Saturday, March 15, offers unique educational programming
In New Orleans, a lagniappe is a little something extra. At the AAOS 2014 Annual Meeting, that something extra is Specialty Day—Saturday, March 15—a day set aside for scientific programs presented by member societies of the Board of Specialty Societies (BOS). If you haven’t already registered for Specialty Day, you can do so onsite at the Morial Convention Center Specialty Day Registration Desk, located in Lobbies B, E, and H. All sessions are held in the Morial Convention Center.
“With cutting-edge technology and medical advancements contributing to the growth of the orthopaedic community, we need to ensure that we have a forum to share ideas, knowledge, and experiences,” said Steven D.K. Ross, MD, BOS chair. “Specialty Day provides the opportunity to showcase new developments, exchange information, and interact with one another.”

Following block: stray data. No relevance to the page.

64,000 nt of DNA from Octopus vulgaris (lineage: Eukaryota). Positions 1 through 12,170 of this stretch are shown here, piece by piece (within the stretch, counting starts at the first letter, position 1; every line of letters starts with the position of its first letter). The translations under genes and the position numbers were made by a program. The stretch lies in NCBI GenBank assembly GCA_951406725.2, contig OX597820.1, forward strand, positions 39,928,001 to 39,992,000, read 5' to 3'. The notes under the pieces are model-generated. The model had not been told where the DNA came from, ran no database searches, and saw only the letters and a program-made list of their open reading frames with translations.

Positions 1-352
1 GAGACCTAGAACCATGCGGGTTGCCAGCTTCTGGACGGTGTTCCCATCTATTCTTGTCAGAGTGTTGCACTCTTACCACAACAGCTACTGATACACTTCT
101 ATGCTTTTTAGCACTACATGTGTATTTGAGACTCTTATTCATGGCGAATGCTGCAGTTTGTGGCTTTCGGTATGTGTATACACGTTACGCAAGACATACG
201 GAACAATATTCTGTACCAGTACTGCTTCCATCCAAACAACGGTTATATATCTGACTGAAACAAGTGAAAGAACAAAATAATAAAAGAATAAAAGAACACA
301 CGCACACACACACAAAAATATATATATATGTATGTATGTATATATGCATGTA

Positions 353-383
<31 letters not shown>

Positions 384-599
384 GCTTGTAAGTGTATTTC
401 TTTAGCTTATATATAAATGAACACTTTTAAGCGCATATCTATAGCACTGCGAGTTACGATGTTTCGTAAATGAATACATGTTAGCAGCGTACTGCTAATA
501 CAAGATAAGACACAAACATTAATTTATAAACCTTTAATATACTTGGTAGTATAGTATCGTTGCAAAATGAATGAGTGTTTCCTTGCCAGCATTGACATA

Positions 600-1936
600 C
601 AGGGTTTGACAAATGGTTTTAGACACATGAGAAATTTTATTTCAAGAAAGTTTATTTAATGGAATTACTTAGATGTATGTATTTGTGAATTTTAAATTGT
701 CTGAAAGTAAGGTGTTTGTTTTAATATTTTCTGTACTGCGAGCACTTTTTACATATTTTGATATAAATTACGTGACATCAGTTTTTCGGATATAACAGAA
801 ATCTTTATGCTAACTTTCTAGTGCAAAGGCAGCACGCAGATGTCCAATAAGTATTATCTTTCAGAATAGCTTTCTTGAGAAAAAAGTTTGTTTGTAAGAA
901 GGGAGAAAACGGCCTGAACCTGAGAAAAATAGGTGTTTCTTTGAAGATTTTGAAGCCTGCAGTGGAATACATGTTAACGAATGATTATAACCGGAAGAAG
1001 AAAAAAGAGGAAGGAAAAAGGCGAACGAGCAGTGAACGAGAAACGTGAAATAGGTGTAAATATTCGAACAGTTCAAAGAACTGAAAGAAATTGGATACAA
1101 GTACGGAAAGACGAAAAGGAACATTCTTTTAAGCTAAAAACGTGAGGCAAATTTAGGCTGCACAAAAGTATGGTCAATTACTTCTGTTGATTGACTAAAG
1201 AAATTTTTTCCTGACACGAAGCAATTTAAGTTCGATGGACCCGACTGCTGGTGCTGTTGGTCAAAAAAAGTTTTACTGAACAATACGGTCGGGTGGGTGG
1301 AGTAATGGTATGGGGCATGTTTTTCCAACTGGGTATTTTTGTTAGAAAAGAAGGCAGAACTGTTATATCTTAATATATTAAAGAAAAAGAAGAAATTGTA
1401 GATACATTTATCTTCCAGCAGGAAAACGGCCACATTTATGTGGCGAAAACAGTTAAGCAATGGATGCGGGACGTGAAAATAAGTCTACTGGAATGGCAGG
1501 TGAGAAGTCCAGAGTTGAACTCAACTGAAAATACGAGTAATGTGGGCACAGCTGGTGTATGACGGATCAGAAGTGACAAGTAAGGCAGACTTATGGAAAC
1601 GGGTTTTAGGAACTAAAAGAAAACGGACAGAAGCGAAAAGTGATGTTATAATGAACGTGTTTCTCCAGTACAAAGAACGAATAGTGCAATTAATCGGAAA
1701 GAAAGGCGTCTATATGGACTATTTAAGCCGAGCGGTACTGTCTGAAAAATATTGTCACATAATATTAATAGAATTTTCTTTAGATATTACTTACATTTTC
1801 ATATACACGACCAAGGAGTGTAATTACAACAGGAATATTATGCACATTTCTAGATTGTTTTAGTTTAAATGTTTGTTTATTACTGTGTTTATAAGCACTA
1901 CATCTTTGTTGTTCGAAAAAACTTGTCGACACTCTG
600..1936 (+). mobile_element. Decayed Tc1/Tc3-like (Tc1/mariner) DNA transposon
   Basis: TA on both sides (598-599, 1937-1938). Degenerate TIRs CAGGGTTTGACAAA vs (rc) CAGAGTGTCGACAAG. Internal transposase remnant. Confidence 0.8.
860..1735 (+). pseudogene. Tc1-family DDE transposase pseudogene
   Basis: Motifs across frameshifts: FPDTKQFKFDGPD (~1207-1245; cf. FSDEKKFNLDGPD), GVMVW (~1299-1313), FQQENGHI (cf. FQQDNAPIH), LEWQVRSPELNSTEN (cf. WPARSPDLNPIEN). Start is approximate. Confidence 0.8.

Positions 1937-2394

Here’s a peek at what you can expect.
Meeting in La Nouvelle Ballroom C, the 2014 Specialty Day program for the Arthroscopy Association of North America (AANA) features a comprehensive look at the state-of-the-art evaluation and arthroscopic techniques used in management of problems affecting the shoulder, knee, and hip. Video spotlights will highlight current advanced arthroscopic techniques. A session on advances in practice management, discussing clinical practice management guidelines and optimizing reimbursement in today’s healthcare environment, will also be included.